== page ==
Strange But True: Free Loan From Social Security
When to claim Social Security is one of the most important decisions Americans make when approaching retirement. Currently, retirees can choose between claiming at the Full Retirement Age and receiving full benefits, claiming as early as age 62 but receiving reduced benefits, or delaying retirement to as late as age 70 and collecting higher monthly benefits. The reductions and the delayed retirement credits are approximately actuarially fair for the person with average life expectancy. Early retirement benefits are lowered by an amount that offsets the longer period for which they will be received. The delayed retirement option offers higher benefits but for a shorter remaining lifetime. Thus, on average, workers will receive the same lifetime benefits regardless of when they claim between the ages of 62 and 70. Recently, several unconventional claiming strategies have come to light that have the potential to pay higher lifetime benefits to some individuals and increase system costs. This brief focuses on one of these strategies, which we call the “Free Loan from Social Security” strategy. The first section outlines the procedure and incentives of employing this strategy. The second section, using data from the Health and Retirement Study, presents estimates of the cost to Social Security under three different scenarios and describes who would gain. The final section concludes that the estimated annual $6 billion to $11 billion cost of allowing free loans from Social Security is likely to increase substantially over time.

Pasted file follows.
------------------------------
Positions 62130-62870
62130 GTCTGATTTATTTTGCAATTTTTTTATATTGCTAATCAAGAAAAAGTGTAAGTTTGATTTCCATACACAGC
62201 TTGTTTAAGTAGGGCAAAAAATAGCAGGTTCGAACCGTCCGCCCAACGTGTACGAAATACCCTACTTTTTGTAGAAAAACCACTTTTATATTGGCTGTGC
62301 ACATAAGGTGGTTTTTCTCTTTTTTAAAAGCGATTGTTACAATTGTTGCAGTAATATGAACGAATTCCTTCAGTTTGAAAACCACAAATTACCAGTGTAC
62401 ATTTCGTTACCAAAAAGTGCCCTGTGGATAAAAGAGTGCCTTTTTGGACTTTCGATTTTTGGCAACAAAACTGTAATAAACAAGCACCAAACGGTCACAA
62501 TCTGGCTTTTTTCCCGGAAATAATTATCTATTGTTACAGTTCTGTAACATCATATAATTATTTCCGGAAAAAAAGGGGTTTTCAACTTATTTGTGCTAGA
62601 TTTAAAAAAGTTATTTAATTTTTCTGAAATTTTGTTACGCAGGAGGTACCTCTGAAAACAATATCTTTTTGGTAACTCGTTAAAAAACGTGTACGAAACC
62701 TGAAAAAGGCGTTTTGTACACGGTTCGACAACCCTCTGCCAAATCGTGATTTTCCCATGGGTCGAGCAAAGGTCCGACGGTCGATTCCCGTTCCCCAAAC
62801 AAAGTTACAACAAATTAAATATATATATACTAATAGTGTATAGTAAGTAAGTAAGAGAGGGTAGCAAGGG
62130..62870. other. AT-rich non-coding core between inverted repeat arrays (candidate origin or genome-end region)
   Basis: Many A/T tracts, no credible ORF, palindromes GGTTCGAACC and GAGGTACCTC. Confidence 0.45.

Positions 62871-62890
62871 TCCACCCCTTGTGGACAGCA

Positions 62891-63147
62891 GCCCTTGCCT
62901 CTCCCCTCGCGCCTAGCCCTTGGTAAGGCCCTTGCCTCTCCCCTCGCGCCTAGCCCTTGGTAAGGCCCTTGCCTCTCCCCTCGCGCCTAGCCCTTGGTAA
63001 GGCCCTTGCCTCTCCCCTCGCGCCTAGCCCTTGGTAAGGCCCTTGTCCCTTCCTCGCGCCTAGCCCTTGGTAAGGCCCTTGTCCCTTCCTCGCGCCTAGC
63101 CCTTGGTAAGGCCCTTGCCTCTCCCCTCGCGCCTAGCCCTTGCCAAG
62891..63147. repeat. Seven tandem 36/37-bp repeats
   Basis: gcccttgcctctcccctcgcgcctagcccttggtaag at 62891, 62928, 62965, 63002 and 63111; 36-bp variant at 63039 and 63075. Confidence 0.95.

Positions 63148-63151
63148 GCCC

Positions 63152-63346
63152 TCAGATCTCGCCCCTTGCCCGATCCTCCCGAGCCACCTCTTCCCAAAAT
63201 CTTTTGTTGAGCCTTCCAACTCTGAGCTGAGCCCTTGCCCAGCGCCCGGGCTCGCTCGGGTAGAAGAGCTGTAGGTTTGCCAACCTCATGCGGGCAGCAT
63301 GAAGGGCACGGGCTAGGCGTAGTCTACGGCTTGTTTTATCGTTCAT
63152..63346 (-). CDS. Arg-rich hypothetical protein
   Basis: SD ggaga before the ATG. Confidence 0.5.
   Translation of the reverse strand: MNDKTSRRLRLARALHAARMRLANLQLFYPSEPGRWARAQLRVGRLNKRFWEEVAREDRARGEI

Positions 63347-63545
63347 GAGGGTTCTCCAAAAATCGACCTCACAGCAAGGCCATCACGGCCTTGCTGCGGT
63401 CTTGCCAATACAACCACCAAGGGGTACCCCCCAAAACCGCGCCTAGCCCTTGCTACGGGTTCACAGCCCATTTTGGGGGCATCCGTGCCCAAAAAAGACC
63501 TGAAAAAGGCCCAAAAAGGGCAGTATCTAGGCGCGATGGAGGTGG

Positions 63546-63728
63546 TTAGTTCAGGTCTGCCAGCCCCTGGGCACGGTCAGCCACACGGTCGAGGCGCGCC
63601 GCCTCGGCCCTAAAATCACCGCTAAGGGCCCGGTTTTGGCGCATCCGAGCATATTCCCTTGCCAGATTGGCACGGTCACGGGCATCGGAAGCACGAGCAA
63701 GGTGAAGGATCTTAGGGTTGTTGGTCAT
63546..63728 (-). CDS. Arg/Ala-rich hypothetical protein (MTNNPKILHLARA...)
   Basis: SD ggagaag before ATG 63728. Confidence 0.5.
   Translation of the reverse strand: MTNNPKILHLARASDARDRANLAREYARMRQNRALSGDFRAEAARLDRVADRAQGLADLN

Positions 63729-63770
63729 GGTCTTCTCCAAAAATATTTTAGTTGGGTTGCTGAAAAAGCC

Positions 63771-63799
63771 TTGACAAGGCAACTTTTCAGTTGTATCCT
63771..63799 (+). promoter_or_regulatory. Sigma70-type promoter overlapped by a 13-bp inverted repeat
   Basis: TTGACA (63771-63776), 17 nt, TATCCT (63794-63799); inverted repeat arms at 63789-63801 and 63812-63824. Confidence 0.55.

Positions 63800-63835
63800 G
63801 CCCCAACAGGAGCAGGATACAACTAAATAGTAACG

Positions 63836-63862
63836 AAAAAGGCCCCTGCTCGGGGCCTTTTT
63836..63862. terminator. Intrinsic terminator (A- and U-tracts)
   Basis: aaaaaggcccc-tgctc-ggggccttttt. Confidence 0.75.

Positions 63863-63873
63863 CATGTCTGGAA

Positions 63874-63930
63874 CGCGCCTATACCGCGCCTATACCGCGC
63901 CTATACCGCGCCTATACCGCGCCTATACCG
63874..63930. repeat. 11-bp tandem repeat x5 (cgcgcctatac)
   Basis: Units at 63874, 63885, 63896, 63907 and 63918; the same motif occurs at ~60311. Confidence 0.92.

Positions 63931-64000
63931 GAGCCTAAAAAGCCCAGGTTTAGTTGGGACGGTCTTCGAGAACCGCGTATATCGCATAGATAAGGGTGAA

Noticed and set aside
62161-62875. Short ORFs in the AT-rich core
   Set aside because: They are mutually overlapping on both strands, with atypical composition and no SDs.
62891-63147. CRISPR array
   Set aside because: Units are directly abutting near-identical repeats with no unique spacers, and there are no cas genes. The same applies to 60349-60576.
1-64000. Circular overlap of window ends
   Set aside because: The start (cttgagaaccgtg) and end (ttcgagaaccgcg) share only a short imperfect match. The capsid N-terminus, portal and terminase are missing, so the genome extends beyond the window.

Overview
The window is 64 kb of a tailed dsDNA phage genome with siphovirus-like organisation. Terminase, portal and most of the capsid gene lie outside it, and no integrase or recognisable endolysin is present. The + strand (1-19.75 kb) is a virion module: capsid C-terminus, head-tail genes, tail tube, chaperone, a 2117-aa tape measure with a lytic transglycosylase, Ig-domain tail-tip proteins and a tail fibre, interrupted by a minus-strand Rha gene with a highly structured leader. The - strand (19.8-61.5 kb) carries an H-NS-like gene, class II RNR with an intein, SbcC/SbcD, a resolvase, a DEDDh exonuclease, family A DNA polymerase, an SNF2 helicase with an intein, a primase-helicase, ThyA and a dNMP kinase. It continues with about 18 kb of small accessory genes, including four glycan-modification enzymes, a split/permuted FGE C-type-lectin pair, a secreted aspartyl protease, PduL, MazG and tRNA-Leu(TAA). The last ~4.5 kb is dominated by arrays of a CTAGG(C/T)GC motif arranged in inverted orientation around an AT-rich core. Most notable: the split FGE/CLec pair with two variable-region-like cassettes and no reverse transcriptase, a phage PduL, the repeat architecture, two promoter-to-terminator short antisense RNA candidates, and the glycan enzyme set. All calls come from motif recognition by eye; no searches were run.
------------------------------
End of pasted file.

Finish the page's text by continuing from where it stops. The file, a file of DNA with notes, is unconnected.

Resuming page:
|Date of creation:||Mar 2009|
|Date of revision:||Mar 2009|
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- Jeffrey Brown & Jeffrey B. Liebman & Joshua Pollet, 2002. "Appendix. Estimating Life Tables That Reflect Socioeconomic Differences In Mortality," NBER Chapters, in: The Distributional Aspects of Social Security and Social Security Reform, pages 447-458 National Bureau of Economic Research, Inc.
- Feldstein, Martin & Liebman, Jeffrey B., 2002.
Handbook of Public Economics,
in: A. J. Auerbach & M. Feldstein (ed.), Handbook of Public Economics, edition 1, volume 4, chapter 32, pages 2245-2324
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